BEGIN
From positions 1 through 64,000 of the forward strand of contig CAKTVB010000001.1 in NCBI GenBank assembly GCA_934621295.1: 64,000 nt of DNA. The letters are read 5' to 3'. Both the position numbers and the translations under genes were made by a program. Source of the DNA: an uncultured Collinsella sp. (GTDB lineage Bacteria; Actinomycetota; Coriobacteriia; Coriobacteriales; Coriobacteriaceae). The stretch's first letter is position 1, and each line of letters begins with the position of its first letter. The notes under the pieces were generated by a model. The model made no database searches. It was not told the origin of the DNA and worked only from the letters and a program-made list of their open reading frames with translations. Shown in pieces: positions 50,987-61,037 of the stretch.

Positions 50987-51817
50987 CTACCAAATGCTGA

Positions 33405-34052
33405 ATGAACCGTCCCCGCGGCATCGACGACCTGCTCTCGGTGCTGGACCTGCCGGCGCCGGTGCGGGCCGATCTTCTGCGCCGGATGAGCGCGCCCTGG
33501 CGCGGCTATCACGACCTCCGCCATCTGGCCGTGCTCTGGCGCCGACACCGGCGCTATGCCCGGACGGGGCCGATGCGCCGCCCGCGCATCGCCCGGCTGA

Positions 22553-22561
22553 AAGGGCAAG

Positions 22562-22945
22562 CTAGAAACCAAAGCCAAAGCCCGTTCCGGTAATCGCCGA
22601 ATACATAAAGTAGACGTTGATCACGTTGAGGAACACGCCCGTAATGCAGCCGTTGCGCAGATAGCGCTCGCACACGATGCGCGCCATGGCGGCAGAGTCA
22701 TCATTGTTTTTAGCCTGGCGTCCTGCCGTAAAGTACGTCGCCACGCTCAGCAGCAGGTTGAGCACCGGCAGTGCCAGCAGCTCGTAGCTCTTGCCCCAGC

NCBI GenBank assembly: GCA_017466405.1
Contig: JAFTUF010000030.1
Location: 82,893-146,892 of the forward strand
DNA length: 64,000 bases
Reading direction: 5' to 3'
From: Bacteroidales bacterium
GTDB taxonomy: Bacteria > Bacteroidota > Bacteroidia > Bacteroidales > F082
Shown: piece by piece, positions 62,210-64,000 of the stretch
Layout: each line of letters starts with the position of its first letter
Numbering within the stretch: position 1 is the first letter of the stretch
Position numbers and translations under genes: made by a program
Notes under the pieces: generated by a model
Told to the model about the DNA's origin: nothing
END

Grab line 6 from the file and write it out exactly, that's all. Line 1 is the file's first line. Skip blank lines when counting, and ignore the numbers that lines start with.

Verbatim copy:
33501 CGCGGCTATCACGACCTCCGCCATCTGGCCGTGCTCTGGCGCCGACACCGGCGCTATGCCCGGACGGGGCCGATGCGCCGCCCGCGCATCGCCCGGCTGA